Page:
University of London
The University of London is a collegiate research university located in London, England, consisting of 18 constituent colleges, 10 research institutes and a number of central bodies.
The university is the second largest university by number of full-time students in the United Kingdom, with 142,990 campus-based students and over 50,000 distance learning students in the University of London International Programmes. The university was established by Royal Charter in 1836, as a degree-awarding examination board for students holding certificates from University College London (previously called London University) and King's College London and "other such other Institutions, corporate or unincorporated, as shall be established for the purpose of Education, whether within the Metropolis or elsewhere within our United Kingdom". The university moved to a federal structure in 1900.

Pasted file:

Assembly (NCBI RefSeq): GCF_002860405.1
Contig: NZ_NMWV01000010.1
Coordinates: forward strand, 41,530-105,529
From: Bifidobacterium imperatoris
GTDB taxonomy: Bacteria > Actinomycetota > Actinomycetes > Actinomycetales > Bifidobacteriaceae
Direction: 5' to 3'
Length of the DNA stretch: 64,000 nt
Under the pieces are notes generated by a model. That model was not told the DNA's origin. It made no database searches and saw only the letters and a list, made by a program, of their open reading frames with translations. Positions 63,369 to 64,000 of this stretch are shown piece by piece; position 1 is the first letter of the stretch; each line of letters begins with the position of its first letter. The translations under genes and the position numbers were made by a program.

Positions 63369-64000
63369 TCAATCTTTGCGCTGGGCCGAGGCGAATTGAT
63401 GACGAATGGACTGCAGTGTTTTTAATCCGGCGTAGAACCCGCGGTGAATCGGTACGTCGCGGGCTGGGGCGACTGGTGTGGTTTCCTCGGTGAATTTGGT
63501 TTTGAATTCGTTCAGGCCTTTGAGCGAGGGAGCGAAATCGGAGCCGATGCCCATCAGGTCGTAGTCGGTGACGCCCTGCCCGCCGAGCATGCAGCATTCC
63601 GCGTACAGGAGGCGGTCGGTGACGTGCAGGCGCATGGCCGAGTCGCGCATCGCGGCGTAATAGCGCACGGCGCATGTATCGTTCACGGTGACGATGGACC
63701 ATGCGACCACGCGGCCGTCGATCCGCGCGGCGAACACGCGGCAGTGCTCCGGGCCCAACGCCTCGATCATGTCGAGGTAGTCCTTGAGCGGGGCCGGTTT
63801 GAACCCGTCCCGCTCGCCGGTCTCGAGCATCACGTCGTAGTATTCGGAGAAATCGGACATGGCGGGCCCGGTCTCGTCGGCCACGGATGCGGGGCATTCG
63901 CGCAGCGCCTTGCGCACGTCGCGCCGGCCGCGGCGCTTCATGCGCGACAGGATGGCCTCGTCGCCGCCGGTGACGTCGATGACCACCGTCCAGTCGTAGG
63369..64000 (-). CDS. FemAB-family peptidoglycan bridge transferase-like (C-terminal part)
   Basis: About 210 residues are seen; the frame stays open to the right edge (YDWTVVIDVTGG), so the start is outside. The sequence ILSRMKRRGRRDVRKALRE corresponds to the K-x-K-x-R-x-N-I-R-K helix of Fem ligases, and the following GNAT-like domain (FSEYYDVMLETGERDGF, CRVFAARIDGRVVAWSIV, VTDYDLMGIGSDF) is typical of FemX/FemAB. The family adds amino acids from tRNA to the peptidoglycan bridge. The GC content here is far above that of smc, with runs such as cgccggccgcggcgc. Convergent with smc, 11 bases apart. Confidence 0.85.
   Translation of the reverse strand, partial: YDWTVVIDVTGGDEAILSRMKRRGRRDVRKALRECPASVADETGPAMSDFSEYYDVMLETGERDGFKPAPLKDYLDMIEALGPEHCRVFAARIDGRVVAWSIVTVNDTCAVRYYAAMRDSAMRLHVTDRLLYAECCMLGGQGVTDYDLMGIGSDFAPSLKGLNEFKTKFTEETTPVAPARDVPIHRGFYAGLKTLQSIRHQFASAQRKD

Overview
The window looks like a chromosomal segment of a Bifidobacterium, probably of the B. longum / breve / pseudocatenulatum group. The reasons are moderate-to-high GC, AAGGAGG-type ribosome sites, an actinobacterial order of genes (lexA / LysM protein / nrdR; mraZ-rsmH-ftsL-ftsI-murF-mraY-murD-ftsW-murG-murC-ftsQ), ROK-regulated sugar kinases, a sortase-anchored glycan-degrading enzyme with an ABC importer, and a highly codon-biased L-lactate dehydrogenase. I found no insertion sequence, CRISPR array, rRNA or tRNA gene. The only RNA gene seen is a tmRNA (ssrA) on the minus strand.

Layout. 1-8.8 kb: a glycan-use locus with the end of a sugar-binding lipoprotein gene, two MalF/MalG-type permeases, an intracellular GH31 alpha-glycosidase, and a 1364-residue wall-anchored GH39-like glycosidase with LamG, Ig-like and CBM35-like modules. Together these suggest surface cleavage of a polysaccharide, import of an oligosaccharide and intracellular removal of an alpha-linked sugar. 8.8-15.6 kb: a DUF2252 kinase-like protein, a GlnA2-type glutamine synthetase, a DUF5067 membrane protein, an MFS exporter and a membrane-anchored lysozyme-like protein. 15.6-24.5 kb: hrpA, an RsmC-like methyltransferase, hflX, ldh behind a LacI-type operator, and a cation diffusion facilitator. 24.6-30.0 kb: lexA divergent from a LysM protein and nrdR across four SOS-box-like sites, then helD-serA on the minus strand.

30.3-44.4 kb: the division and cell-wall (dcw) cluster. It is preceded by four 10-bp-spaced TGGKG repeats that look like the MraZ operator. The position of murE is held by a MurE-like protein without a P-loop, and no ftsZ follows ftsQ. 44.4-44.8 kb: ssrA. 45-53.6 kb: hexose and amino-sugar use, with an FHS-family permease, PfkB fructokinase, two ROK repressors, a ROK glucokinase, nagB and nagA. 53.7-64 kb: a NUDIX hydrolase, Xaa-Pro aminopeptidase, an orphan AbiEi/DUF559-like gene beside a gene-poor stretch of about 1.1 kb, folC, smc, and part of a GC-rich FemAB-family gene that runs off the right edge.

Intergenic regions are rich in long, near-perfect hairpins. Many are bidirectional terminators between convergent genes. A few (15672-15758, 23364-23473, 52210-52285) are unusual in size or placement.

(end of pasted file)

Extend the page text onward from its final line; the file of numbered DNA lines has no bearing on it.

For most practical purposes, ranging from admissions to funding, the constituent colleges operate on a semi-independent basis, with some recently obtaining the power to award their own degrees whilst remaining in the federal university. The nine largest colleges of the university are King's College London; University College London; Birkbeck; Goldsmiths; the London Business School; Queen Mary; Royal Holloway; SOAS; and the London School of Economics and Political Science. The specialist colleges of the university include Heythrop College, specialising in philosophy and theology, and St George's, specialising in medicine. Imperial College London was formerly a member before it left the University of London in 2007. On 16 July 2015 it was announced that City University London would join the federal University of London, becoming one of its constituent colleges from August 2016.
Many notable individuals have passed through the university, either as staff or students, including at least 4 monarchs, 52 presidents or prime ministers, 74 Nobel laureates, 6 Grammy winners, 2 Oscar winners and 3 Olympic gold medalists.